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How do you address packaging waste ?

Packaging is essential for Nestlé Waters to preserve product quality from source to consumer. The majority of our bottled water products are sold in PET, a fully recyclable and safe food packaging material.

Nestlé Waters is fully committed to improving the environmental performance of our packaging.  We focus our efforts on PET (polyethylene terephthalate), the packaging material we use for most of our bottles, by 1) optimising our use of this material and by 2) engaging with others to improve the recovery of used PET bottles.

brands rPET commitments 

Focus on materials

  • We proactively explore opportunities to use alternatives to virgin PET, notably recycled PET andbio-based PET
  • Brands like Arrowhead, Resource and Montclair in North America use PET bottles that contain 50-100% recycled PET content.
  • We support bio-based PET as an opportunity to move from oil-based PET to PET sourced from fully renewable sources.  Nestlé Waters brands like Levissima in Italy are already using a percentage of bio-based PET in their bottles, while Nestlé Waters engages with others to understand and optimise the supply and environmental performance of this type of material.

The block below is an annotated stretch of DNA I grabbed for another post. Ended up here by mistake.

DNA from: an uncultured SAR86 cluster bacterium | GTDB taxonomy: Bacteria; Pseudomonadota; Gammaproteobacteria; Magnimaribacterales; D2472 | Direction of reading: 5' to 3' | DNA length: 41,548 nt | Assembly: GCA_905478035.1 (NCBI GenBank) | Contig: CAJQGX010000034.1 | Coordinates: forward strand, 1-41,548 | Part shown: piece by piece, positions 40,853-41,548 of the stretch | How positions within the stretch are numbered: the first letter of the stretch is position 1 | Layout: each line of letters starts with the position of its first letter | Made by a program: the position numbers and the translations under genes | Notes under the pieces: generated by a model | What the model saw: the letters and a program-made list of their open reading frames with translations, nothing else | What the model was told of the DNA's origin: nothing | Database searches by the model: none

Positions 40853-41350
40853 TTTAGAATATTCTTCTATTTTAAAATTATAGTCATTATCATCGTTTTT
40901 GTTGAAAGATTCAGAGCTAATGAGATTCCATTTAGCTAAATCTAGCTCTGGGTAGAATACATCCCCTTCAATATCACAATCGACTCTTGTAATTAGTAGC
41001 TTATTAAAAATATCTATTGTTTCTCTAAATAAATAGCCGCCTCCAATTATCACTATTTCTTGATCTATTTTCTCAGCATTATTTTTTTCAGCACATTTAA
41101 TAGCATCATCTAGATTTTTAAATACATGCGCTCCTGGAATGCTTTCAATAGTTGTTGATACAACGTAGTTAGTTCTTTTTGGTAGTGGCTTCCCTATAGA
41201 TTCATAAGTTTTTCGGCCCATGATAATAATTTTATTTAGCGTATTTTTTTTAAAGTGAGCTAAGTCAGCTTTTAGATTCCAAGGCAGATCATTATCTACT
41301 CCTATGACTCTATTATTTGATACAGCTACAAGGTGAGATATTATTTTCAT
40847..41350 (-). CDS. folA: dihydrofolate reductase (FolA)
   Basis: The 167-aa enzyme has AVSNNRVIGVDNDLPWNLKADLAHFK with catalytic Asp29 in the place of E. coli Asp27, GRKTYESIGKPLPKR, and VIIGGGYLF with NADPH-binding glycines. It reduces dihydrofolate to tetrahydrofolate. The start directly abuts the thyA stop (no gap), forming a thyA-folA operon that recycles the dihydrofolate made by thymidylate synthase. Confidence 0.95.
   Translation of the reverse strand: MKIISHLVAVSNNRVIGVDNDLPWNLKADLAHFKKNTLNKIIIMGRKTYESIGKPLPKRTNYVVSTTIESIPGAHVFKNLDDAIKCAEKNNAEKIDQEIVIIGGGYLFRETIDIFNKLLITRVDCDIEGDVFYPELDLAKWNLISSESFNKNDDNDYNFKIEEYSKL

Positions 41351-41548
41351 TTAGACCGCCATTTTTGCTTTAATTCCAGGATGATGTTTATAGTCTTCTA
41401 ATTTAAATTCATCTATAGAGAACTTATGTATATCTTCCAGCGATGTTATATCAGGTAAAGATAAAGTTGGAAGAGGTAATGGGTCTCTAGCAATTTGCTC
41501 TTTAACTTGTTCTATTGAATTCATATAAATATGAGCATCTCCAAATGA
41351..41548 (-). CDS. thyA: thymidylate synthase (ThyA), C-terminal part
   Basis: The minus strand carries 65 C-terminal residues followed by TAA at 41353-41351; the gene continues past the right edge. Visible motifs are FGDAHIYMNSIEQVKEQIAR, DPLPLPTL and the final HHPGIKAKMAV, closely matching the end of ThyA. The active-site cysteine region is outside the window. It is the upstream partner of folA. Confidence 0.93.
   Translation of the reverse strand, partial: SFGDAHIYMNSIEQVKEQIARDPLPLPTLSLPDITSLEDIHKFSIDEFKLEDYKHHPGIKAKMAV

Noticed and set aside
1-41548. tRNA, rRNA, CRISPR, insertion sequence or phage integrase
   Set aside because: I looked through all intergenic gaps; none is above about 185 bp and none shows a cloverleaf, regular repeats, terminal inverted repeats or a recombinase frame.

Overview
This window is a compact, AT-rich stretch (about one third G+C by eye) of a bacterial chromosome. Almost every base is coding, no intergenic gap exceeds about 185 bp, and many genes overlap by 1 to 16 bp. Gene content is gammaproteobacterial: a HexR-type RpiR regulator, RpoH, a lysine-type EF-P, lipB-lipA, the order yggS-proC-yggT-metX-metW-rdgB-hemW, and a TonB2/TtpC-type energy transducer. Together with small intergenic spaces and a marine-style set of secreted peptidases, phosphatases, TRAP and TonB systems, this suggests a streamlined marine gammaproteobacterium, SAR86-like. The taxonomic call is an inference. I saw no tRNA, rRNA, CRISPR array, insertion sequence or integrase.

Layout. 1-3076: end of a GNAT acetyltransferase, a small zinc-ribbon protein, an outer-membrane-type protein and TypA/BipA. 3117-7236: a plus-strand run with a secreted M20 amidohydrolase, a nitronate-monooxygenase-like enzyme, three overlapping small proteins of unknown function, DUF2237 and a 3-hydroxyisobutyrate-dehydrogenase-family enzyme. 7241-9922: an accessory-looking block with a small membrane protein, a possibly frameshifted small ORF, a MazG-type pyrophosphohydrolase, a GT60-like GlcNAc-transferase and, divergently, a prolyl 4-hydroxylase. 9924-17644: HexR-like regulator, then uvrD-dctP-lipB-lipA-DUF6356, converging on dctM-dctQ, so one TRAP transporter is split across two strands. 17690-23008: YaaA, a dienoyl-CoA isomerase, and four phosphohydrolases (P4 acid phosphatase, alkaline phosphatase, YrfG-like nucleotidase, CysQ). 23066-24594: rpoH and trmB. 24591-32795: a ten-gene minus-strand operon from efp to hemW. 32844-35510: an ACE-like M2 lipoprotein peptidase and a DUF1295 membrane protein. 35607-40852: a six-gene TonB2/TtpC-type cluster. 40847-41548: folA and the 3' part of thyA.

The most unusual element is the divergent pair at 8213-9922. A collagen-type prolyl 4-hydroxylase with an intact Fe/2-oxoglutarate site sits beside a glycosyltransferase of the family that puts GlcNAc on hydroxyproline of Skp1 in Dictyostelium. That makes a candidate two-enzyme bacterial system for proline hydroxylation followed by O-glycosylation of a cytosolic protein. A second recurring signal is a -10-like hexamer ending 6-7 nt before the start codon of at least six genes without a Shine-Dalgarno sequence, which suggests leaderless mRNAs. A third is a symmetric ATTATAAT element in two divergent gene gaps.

• Weight reduction: Nestlé Waters has reduced the average weight of our packagingby nearly 9% over the last five years.
  • Recyclable-by-design principles: We apply recyclable-by-design principles when developing new packaging, which includes avoiding the use of materials and/or compounds that could reduce the quality of recycled PET.

Focus on the end-of-life of PET bottles

  • PET is 100% recyclable and is the most recycled plastic material. 
    Used PET bottles are are source, not a waste.  The value in each bottle must be maintained by collecting, recycling and reusing them in secondary applications, like bottle-to-bottle and the textile industry. 
  • Nestlé Waters recognises that PET bottles ending up as waste is a challenge for the beverage industry.  We therefore work with other stakeholders, including municipalities, NGOs, waste management and recycling organisations, the private sector, etc., to improve the recovery of empty PET bottles.  For example, in Manitoba, Canada, Nestlé Waters co-founded the Canadian Beverage Container Recycling Association (CBCRA), a not-for-profit organisation committed to reaching the Government target of recovering 75% of beverage containers sold inManitoba.  The CBCRA has focused on improving PET bottle collection in public spaces and expects to meet its 75% recovery target by the end of 2016.